T u s s i l a g o f a r f a r

Coltsfoot is one of the earliest plants of the herbalist's year, and its leaves and flowers make an effective cough remedy.

Coltsfoot is found in profusion locally on roadsides, slopes, and stream banks and is one of the first plants to appear in early spring.

It yields flowers before leaves, a fact reflected in the old name "son before the father." Coltsfoot is unmistakable when in flower, but its large, roughly heart-shaped leaves can be confused with the related butterbur in summer, so be sure you have the right plant.

It is the leaves that give coltsfoot its name. As well as colts or foals, they have also been named for the hooves of bulls, pigs, and even asses. The flowers are succeeded by dandelion-like clocks made up of tiny white seed parachutes.

A bright sunny March morning saw us by the sea in north-eastern Norfolk (UK), where the clay cliffs were covered in maritime mini-meadows of sunny yellow. Here coltsfoot is a dominant plant, a colonizer and stabilizer of a crumbling, eroding coastline. An inspiring sight to eyes bereft of color and sunlight through a long winter! The bees and hover flies were gorging on the sweet nectar, and seeing these swathes of sunshine you could finally believe spring was really back again.

Asteraceae (Compositae) Daisy family

Description: A perennial herb that flowers in late winter/early spring before the heart-shaped polygonal leaves appear.

Habitat: Stream banks, roadsides, paths, cliffs, woodland, and waste ground.

Distribution: Native to Europe and northern Asia; naturalized in North America. Note the prohibitions on its use in certain East and West Coast US states.

Related species:

In summer, coltsfoot leaves can be mistaken for butterbur (Petasites hybridus) and winter heliotrope (P. fragrans), which should not be used.

Parts used: Flowers in early spring, leaves gathered in summer.

Both flowers and leaves are used medicinally, and the Latin names tell us so. Tussilago is from the Latin tussis for cough, and farfara or flour refers to the whitish, cottony down on the underside of the leaves. Before commercial matches were available, this down was collected and dipped into a solution of saltpeter for use in tinder-boxes.

This is the cough remedy par excellence and is safe and effective for children providing that it is taken only for temporary symptomatic use.

Use coltsfoot for

Coltsfoot has long been used for all kinds of cough and upper respiratory tract complaints. The flowers and leaves yield a sweetish, aniseedish tea, taken separately or together, fresh or dried. Some herbalists advise straining the tea to remove the leaf hairs, which can be an irritant.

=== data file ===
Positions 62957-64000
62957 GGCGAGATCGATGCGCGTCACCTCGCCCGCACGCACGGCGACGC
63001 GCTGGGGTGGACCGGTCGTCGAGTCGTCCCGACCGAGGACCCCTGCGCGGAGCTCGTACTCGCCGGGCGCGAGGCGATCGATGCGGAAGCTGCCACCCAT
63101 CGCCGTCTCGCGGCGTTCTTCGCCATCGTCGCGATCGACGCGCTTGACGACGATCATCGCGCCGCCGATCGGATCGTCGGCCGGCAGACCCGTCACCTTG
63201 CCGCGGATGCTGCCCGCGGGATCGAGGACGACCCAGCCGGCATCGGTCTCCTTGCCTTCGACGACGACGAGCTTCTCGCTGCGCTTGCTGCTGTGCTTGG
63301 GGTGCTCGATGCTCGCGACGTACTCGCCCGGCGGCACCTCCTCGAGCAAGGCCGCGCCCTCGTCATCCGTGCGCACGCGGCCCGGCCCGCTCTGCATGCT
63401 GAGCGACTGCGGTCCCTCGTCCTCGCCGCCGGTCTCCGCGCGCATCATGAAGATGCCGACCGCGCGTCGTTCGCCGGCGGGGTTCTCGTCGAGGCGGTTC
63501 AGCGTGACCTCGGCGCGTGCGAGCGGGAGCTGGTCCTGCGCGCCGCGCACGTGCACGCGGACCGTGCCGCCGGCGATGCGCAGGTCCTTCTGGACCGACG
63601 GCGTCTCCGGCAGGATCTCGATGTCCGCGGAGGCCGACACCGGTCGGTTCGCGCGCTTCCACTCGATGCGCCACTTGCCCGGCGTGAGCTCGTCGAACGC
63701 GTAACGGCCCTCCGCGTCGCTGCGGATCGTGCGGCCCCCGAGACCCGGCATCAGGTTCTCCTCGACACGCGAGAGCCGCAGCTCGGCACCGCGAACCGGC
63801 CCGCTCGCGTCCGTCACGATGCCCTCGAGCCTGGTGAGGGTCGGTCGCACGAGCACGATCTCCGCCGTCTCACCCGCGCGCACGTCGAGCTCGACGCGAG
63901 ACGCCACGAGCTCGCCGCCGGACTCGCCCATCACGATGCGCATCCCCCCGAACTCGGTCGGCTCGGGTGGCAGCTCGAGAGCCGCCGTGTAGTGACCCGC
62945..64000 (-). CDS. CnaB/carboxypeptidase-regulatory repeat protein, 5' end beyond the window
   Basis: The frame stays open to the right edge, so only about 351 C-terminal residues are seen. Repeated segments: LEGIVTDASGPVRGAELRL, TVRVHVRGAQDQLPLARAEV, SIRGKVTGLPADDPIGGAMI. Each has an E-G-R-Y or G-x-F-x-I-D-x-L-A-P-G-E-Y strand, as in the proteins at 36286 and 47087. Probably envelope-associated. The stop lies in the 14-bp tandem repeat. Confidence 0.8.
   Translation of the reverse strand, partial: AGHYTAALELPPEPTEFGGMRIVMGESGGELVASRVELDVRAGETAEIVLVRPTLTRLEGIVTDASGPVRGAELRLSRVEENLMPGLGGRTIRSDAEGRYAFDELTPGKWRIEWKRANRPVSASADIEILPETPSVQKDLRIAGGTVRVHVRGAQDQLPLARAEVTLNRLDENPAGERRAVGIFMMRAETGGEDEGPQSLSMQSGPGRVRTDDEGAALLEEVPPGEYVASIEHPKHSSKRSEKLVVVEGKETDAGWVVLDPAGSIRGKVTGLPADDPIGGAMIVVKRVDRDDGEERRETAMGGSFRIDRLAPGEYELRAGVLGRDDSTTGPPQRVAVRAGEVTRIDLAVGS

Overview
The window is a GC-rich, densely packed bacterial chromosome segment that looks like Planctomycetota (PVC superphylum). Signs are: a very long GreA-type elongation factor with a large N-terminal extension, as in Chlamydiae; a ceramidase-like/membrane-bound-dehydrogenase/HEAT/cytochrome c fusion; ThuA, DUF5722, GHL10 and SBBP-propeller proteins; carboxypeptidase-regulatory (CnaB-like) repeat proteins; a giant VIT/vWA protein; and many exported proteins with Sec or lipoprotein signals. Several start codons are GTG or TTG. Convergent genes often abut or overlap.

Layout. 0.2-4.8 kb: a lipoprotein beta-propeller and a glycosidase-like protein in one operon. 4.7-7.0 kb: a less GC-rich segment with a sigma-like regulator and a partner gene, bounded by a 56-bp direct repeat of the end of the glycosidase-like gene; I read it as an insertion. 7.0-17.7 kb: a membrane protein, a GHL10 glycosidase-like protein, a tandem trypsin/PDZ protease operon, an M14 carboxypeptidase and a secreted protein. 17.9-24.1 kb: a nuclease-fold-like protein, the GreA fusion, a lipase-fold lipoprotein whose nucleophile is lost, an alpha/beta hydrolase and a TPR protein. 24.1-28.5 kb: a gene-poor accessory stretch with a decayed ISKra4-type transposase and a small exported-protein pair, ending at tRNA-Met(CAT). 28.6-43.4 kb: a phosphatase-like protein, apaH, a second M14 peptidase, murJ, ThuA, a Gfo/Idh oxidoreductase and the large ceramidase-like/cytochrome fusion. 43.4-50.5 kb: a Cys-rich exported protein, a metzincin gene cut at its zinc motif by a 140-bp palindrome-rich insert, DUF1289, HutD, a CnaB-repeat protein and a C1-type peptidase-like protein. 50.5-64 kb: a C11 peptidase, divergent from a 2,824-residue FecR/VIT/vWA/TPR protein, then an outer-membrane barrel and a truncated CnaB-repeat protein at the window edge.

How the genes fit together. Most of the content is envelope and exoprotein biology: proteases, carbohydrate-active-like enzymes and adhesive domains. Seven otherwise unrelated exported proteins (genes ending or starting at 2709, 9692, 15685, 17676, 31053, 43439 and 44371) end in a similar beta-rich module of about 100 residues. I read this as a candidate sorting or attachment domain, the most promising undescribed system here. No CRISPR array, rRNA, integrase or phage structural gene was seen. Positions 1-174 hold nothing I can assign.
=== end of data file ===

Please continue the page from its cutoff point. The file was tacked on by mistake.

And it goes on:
It was an interesting coincidence for us that at the time we photographed the coltsfoot meadows Julie was suffering a hacking cough, so we gathered some flowers to make tea, which was just what she needed. It is very soothing, calming a cough almost at once. It helps moisten a dry irritating cough and loosen phlegm.

Coltsfoot leaves have also been used as a smoking tobacco since classical Greek and Roman times (respectively, Dioscorides and Pliny write about it), and have earned the name "British tobacco." You can use the dried leaves to roll your own or smoke them in a pipe - proving that you can sometimes smoke to alleviate a cough!

Coltsfoot "rock" is an old-fashioned and pleasant-tasting commercially available confection. This is a good way to persuade children to take a cough remedy. And coltsfoot was usually the first wild flower available to make a light wine, appearing even before cowslip.

Coltsfoot has been found to contain pyrrolizidine alkaloids, as does comfrey. Not all these alkaloids are toxic, however, and coltsfoot's small amounts do not appear to be harmful at low doses. As cough remedies are not normally taken long-term anyway, there is little chance of coltsfoot causing any problems. To be safe, we suggest taking it for no more than six weeks in total in a year.

Coltsfoot combines well with mullein, especially for dry coughs, and is good as a tea with fennel.

Coltsfoot and fennel tea

While coltsfoot can be used on its own as a tea, it is tastier and even more soothing when combined with fennel. You can use it fresh or dried to make this tea. To dry coltsfoot, spread the flowers or leaves on a screen or a tray and put it in a warm cupboard until they are crisp. Store in brown paper bags, or in a jar in a cool dark cupboard.

Put four or five coltsfoot flowers or a couple of leaves in a teapot with a heaped teaspoonful of fennel seed.

Pour boiling water over them and brew for 10 minutes, then strain and drink hot.

Dose: Drink a cupful three times a day. It is wonderfully soothing for coughs and bronchial inflammation.

Coltsfoot and honey poultice

Mix the chopped leaves with enough honey to make a paste, and apply to boils and sores that won't heal. Place a piece of gauze over the poultice, and bandage in place. Change for a fresh poultice every day until healed.

Coltsfoot tea

• bronchitis

• throat irritation

Coltsfoot poultice


In view of its pyrrolizidine alkaloid content, coltsfoot should not be used for more than six weeks a year in total. Do not use if pregnant or breastfeeding, or give to young children.

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